Presidential candidate Marco Rubio said the United States should not have made any concessions to Iran. Part of the deal included Obama granting clemency to seven Iranians charged in U.S. courts with violating economic sanctions against Iran.
“Our enemies now know that if you can capture an American, you can get something meaningful in exchange for it,” Rubio said on Meet the Press on Jan. 17, 2016.
Host Chuck Todd pressed Rubio on that position: “So under President Rubio, you would not have negotiated any sort of prisoner exchange for those four American hostages?”
Rubio replied: “When I become president of the United States, our adversaries around the world will know that America is no longer under the command of someone weak like Barack Obama, and it will be like Ronald Reagan, where as soon as he took office the hostages were released from Iran.”
We flagged Rubio’s comment as a misleading framing of history. Reagan’s inauguration in 1981 may have coincided with the release of the hostages, but historians say it did not cause it. Instead, the Iranians had tired of holding the hostages, and that the administration of Jimmy Carter did the legwork to get the hostages released.
We asked the Rubio campaign for response but did not hear back.
The hostage crisis of 1979
It’s a GOP talking point we’ve debunked before. In 2012, Republican candidate Mitt Romney said, “I believe the right course is what Ronald Reagan called peace through strength … There’s a reason why the Iranians released the hostages on the same day and at the same hour that Reagan was sworn in.” We rated his claim Pants on Fire.
In 1979, Islamic revolutionaries overthrew the Shah of Iran, who had been installed and supported by successive U.S. administrations. Militants took over the American embassy and held 52 American hostages from Nov. 4, 1979, until Jan. 20, 1981 — the day Carter passed the reins to Reagan, who had defeated him amid widespread public disapproval of Carter’s handling of the crisis.
But negotiations for the hostages’ release started well before Election Day. In September 1980, the Iranians contacted the Carter administration with a proposal, according to Gary Sick, a Columbia University professor and the author of October Surprise: America’s Hostages in Iran and the Election of Ronald Reagan.
The agreement that led to the release involved $11 billion to $12 billion in Iranian assets that Carter had frozen 10 days after the seizure of the U.S. embassy. Sick told us that the Iranians feared having to start negotiations over with a new administration and believed that they had extracted most of the benefits from holding the hostages.
Carter informed Reagan at 8:31 a.m. that the release of the hostages was imminent, according to a contemporary report in the New York Times. “The hostages, whose 14 months of captivity had been a central focus of the presidential contest last year, took off from Tehran in two Boeing 727 airplanes at 12:25 p.m., Eastern standard time, the very moment that Mr. Reagan was concluding his solemn Inaugural Address at the United States Capitol,” its report says. Reagan announced the news at 2:15 p.m. at a luncheon with congressional leaders in the Capitol’s Statuary Hall. So Reagan, not Carter, got to bask in the glow of the hostages’ safe return.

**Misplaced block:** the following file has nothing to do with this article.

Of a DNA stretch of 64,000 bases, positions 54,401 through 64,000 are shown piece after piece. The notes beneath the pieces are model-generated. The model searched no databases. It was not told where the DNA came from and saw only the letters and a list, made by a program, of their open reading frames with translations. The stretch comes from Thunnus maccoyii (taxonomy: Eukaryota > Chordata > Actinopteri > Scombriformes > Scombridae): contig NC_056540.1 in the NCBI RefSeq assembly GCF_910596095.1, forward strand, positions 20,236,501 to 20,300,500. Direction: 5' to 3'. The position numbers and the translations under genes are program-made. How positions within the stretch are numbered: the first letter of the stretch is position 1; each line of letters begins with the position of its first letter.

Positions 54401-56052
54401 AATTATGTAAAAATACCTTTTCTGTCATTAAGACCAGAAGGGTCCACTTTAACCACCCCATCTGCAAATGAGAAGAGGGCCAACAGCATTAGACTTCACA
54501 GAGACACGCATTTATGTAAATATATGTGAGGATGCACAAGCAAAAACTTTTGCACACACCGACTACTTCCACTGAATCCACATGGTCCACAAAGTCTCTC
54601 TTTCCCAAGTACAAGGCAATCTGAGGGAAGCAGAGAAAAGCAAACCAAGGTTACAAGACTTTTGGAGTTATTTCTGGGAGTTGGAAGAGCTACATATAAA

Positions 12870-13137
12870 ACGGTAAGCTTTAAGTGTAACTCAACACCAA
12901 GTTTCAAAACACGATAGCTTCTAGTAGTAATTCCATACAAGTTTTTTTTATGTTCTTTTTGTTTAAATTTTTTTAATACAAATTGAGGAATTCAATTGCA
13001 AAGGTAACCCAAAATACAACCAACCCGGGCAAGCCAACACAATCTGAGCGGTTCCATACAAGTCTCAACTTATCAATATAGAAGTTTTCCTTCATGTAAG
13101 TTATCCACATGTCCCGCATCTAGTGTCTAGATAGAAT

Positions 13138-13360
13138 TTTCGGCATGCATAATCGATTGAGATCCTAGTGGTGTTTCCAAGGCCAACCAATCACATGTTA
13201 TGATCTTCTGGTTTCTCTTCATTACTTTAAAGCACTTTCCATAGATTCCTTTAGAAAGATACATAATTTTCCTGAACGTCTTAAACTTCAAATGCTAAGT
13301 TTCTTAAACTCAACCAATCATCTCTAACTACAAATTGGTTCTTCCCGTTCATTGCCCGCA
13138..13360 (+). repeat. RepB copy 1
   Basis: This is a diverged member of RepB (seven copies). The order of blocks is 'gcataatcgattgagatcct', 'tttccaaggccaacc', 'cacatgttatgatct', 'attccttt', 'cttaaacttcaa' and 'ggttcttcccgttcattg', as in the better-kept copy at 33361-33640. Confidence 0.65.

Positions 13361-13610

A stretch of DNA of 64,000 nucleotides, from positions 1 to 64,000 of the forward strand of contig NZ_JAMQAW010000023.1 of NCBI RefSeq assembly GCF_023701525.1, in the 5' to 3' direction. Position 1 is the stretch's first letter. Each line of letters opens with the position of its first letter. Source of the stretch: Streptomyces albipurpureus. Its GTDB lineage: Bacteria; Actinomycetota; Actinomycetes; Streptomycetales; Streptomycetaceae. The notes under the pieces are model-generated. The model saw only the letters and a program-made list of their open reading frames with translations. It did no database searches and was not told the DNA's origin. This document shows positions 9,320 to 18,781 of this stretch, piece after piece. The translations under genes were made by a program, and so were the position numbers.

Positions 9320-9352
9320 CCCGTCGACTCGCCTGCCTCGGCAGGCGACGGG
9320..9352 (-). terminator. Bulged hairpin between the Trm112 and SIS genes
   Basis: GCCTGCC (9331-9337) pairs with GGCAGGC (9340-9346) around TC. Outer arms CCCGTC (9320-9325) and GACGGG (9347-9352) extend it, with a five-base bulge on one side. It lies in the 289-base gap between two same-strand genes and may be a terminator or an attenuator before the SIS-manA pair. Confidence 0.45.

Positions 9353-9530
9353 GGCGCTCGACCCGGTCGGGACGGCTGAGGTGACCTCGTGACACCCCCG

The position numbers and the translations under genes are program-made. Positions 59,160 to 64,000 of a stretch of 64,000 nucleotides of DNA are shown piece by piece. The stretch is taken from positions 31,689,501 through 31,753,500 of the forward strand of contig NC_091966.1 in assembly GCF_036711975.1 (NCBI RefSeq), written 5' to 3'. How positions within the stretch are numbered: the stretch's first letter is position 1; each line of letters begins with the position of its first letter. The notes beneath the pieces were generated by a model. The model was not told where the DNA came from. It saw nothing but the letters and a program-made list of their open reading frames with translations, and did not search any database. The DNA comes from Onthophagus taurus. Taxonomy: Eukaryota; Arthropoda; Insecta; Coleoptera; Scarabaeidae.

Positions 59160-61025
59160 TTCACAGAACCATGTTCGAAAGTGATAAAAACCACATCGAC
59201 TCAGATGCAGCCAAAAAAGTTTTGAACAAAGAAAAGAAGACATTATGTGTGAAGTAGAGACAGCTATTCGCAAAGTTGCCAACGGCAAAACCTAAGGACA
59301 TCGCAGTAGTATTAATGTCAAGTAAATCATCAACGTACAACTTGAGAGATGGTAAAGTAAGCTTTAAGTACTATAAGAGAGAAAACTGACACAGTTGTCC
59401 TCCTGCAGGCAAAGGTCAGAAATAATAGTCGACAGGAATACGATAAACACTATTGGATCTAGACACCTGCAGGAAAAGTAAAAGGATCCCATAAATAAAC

Despite the showy announcement, scholars of the period say that Reagan did not play any significant role in freeing the hostages.
“Well before Reagan became president, the deal for releasing the hostages had already been worked out by the Carter administration’s State Department and the Iranians, ably assisted by Algerian diplomats,” said David Farber, author of Taken Hostage: The Iranian Hostage Crisis and America’s First Encounter with Radical Islam.
No Reagan administration officials participated in the negotiations, Farber said, and the Iranians waited to officially release the Americans as a final insult to Carter, whom they despised.
“They believed Carter had betrayed the Iranian revolution by allowing the self-exiled Shah to receive medical attention in the United States and then had threatened their new government by attempting, unsuccessfully, to use military force in April 1980 to free the hostages,” Farber said.
Dave Houghton, a political scientist and author of U.S. Foreign Policy and the Iran Hostage Crisis, told PolitiFact that Iran had a relatively unsophisticated grasp of U.S. politics, and that it was possible that the Iranians “didn’t even know what Reagan had said on the campaign trail.”
“I don’t think they were scared into the release,” Houghton said. “In all likelihood, they released the hostages because they needed the sanctions we’d placed on them lifted so they could finance their war with Iraq.”
Rubio’s comments are a misreading of history, said Michael Gunter, professor of political science at Tennessee Technological University, who has authored several papers on the 1981 hostage release.
“It is clear that Sen. Marco Rubio is falling back on an exaggerated urban legend that the only way to deal with Iran is through implied threats of military retaliation, as President Reagan supposedly did,” he said. “Actually, successful U.S. diplomacy then and now played the most significant role.”
Rubio said that Iranian hostages were released in 1981 as Reagan took office because Iran perceived that America was “no longer under the command of someone weak.” In reality, Reagan’s foreign policy approach wasn’t a factor in the hostages’ release, as scholars told us. The Carter administration negotiated the deal months before Reagan’s inauguration, without involvement by Reagan or his transition team. Rubio’s claim is an imaginative re-reading of history. We rate the statement Pants On Fire.